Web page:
CVNE, the Compania Vinicola del Norte de España, is popularly known as Cune (‘koo-nay’) in Spain – so much so that they adopted Cune for branding one of their ranges of Riojas, from entry-level all the way up to Gran Reserva. My sense is that the Cune brand is primarily deployed in the domestic Spanish market.
For me, however, its flagship Rioja brand is Imperial, produced only as Reserva and Gran Reserva. Imperial wines were amongst the first Riojas I drank, such as the 1990 Gran Reserva and 1996 Reserva. It is rightly an icon of classically-styled wines with the elegance of Rioja Alta. The wines of this range are widely available in the UK.
Getting your head around all of CVNE’s brands and their relative positioning is no easy task, as they have a fair few across their large, 9m bottle a year production. Alongside Cune and Imperial, CVNE more recently added a top-end Vino de Autor to the CVNE-labelled range – Real de Asúa, named after CVNE’s founding family – initially released as a Vino de la Tierra, rather than a Rioja. I have a bottle of the 2010 maturing in my cellar. Finally, for white wines only, there is Cune’s entry-level Monopole range, which includes a Rueda Verdejo. I think that’s all of their CVNE-endorsed brands…
CVNE’s other two labels, comprising around 3m bottles of the 9m, are much less connected to the CVNE brand itself and are generally held at arms-length. Viña Real is based around a bodega in Rioja Alavesa between Laguardia and Logroño. Packaged in a Burgundian bottle, there is only CVNE branding on the Gran Reserva in a style similar to Imperial – the CVNE badge, block white-on-blue lettering and so on. Viña Real is also a classical Rioja, with finesse and elegance at the Gran Reserva level, as well as longevity. We opened a bottle of the 1973 for my brother’s 40th birthday in 2013 and it was on fine form.
Not far from Viña Real is the Contino château-style bodega, which carries no CVNE branding at all, and as such I have profiled separately.
We did the tourist visit of CVNE’s bodega in the Barrio de la Estación district of Haro, in 2014, where we learned a little about the production of Imperial.
Rioja Alta fruit is hand-picked then chilled at 10°C for 24 hours before manual selection. This is fully-destemmed before hauling into 16 French oak 16,500L vats for fermentation. 4 smaller vats are used for fruit allocated to Real de Asúa.
Fermentation takes place with temperature controlled to maximum 30°C using internal hot / cold water coils, with pumpovers for extraction. MLF is also done in vat, before the wines are transferred to 225L new barriques in a mix of 60% American (around €300 / barrel) and 40% French (€600 / barrel) oak. Reservas are aged for 2 years and Gran Reserva for 3.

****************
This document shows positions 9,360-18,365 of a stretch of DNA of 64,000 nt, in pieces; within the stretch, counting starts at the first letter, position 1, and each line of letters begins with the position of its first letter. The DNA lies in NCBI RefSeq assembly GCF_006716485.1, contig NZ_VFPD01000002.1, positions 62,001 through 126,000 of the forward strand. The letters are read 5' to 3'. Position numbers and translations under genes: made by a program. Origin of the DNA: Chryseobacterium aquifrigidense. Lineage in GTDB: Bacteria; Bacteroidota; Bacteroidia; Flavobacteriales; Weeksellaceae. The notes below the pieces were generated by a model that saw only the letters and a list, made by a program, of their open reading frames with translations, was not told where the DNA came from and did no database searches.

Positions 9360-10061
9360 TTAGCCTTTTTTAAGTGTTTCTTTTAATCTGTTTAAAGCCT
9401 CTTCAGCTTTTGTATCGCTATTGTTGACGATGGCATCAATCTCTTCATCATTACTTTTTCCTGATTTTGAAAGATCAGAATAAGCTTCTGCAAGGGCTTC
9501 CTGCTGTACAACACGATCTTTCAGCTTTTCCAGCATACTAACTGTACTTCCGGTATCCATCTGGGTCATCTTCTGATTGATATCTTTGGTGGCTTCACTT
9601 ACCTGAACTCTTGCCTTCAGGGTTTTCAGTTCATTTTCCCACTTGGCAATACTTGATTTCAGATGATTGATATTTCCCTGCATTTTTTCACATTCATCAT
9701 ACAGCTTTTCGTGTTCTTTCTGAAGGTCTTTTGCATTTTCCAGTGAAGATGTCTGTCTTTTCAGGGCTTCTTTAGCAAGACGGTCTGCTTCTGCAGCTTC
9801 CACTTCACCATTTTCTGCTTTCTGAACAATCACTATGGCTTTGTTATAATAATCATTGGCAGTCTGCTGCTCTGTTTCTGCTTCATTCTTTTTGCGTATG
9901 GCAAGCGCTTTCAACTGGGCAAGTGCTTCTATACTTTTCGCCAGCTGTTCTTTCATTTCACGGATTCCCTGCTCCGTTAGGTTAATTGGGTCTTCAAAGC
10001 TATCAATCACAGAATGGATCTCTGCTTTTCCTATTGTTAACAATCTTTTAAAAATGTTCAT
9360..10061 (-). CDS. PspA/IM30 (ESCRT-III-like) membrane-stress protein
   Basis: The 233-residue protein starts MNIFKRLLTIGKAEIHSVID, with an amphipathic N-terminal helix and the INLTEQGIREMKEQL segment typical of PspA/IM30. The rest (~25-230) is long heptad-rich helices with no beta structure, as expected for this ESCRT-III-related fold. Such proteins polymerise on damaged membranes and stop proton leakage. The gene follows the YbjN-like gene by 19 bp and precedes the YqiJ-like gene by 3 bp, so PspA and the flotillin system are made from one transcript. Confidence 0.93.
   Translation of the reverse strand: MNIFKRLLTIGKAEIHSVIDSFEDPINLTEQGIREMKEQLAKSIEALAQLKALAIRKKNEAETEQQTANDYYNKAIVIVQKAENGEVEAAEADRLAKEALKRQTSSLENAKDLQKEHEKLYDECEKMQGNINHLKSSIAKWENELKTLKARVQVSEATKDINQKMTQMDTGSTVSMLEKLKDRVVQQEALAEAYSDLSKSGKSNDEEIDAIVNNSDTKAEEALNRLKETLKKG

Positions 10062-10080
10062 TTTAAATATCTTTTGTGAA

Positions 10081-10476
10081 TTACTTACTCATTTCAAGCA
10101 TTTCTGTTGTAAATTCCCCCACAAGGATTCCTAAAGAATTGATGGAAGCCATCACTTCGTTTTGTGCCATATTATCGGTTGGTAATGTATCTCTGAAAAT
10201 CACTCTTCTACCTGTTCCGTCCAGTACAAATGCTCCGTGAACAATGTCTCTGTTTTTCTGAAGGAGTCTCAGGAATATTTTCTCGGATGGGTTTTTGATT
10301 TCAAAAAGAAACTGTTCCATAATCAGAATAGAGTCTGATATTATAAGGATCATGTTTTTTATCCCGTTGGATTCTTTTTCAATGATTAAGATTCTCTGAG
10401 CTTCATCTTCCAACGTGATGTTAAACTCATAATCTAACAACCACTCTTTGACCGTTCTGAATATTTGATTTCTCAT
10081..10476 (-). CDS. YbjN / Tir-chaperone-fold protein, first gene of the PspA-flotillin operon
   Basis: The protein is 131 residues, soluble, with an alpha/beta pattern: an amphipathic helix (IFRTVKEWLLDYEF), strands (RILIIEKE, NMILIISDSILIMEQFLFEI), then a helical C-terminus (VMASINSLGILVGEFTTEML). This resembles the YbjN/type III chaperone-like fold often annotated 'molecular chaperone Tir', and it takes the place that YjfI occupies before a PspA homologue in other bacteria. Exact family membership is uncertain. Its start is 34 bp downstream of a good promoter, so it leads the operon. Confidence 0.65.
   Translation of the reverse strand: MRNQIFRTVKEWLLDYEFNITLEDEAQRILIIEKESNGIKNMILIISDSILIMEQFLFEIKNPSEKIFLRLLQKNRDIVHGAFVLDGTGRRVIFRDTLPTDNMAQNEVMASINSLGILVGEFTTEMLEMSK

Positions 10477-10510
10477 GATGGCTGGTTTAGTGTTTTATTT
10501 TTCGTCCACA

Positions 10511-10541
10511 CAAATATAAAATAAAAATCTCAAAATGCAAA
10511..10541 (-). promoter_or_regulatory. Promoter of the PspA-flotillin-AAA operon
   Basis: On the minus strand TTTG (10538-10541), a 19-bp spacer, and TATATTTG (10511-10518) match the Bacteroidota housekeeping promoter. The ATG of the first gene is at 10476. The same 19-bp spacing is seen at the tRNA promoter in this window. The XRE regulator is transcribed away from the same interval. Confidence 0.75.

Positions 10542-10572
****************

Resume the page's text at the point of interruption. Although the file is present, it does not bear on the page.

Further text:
The Eiffel-designed barrel room is held at a constant 16°C. Barrels are racked every 3 months, meaning 250 barrels a day. Once used for Imperial, these barrels will transfer to the Cune range and have an 8-year total lifespan.
We tasted only one wine there. Additional notes are those Ruth made at a Planet of the Grapes CVNE-Contino dinner in 2015. More notes will certainly be added from future tastings!
CVNE La Viña de Imperial 2008 (?? / 20)
Tasted at the bodega in 2014. Limited edition wine made from the same vines as Imperial, but made like Cune. Not as high acidity. 60% American and 40% French oak.
A: Mid ruby-garnet
N: Bright, crisp cherry. Hints of mocha and vanilla, and some dried herbs
P: Medium, chalky tannins. Bright cherry. Mid weight and length
Viña Real Rioja Rosado 2014 (?? / 20)
Ruth’s tasting notes. Newest wine in the company. 85% Viura, 15% Tempranillo from Rioja Alavesa. Simple winemaking process – grapes in tank for 6 hours, no press, just the effects of gravity. Open the taps, bleed off the must and ferment at low temperatures for 22-25 days. An unusually light style of rosé for Spain. £12 / bottle.
A: Clear pale pink
N: Medium aromatic intensity – fresh delicate strawberry. Youthful
P: Dry, high acidity, medium ABV (12.5%) and body. Medium flavour intensity with notes of fresh strawberry, raspberry. Medium(+) finish. Conclusions – Drink now; good quality, balanced though not complex or intense
Viña Real Rioja Reserva 2009 (?? / 20)
Ruth’s tasting notes. 90% Tempranillo, 10% Mazuelo, Garnacha and Graciano. Fermentation in stainless steel. Two years in new French oak. Racking every 4 months. 2-3 years in bottle before release. £22 / bottle.
A: Medium ruby
N: Vanilla, dried red fruit and toast
P: Dry, high acidity, full bodied, high tannins but well-integrated and velvety. Pronounced flavours of elegant red fruit and some vanilla. Outstanding quality. Could age further
CVNE Imperial Rioja Gran Reserva 2005 (?? / 20)
Ruth’s tasting notes. Magnum. 90% Tempranillo, 10% Graciano and Mazuelo. Fermented in oak. Oak aged 2 years (half in American oak, half in French). Amazing ageing potential. £85 / magnum.
A: Vibrant medium ruby
N: Red fruit, some smokiness and some more savoury, vegetal notes
P: Dry, medium(+) acidity. Pronounced flavour intensity. Fresh flavours of soft red fruit are still there, but overall dried fruit notes are more prominent. Some toast. Long finish
CVNE Real de Asúa Rioja 2010 (?? / 20)
Ruth’s tasting notes. Made in CVNE in Rioja Alta, in the same cellar as Imperial. Real de Asúa is the name of the founding family. 100% Tempranillo, with a late harvest to maximise concentration. Hand harvest and selection of grapes. Fermented in French oak vats. Aged for 22 months in new French oak. Has “Vino de Autor” character. Very limited production – only made in 2001, 2004 and 2010, around 1,000 bottles apiece. £62 / bottle.
A: Deep ruby
N: Steely quality with aromas of fresh dark black fruit
P: Really pure varietal character – black / dark red fresh fruit and some spice. Lovely. Outstanding quality. Ageing potential